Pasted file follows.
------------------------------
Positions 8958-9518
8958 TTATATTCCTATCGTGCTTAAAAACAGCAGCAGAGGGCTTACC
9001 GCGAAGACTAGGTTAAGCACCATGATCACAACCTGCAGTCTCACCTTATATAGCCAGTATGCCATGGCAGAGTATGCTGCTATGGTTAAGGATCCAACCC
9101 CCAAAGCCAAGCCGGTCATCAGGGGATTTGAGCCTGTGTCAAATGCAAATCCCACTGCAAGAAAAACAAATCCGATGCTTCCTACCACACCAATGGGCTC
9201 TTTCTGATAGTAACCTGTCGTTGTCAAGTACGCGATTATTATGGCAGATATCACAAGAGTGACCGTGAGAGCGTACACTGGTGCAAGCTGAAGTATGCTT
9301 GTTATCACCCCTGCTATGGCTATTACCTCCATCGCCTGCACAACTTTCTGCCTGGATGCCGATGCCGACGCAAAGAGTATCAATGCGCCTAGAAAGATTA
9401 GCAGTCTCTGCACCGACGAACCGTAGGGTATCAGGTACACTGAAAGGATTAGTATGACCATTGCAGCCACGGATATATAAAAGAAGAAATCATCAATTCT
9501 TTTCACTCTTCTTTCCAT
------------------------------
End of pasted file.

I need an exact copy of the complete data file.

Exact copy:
Positions 8958-9518
8958 TTATATTCCTATCGTGCTTAAAAACAGCAGCAGAGGGCTTACC
9001 GCGAAGACTAGGTTAAGCACCATGATCACAACCTGCAGTCTCACCTTATATAGCCAGTATGCCATGGCAGAGTATGCTGCTATGGTTAAGGATCCAACCC
9101 CCAAAGCCAAGCCGGTCATCAGGGGATTTGAGCCTGTGTCAAATGCAAATCCCACTGCAAGAAAAACAAATCCGATGCTTCCTACCACACCAATGGGCTC
9201 TTTCTGATAGTAACCTGTCGTTGTCAAGTACGCGATTATTATGGCAGATATCACAAGAGTGACCGTGAGAGCGTACACTGGTGCAAGCTGAAGTATGCTT
9301 GTTATCACCCCTGCTATGGCTATTACCTCCATCGCCTGCACAACTTTCTGCCTGGATGCCGATGCCGACGCAAAGAGTATCAATGCGCCTAGAAAGATTA
9401 GCAGTCTCTGCACCGACGAACCGTAGGGTATCAGGTACACTGAAAGGATTAGTATGACCATTGCAGCCACGGATATATAAAAGAAGAAATCATCAATTCT
9501 TTTCACTCTTCTTTCCAT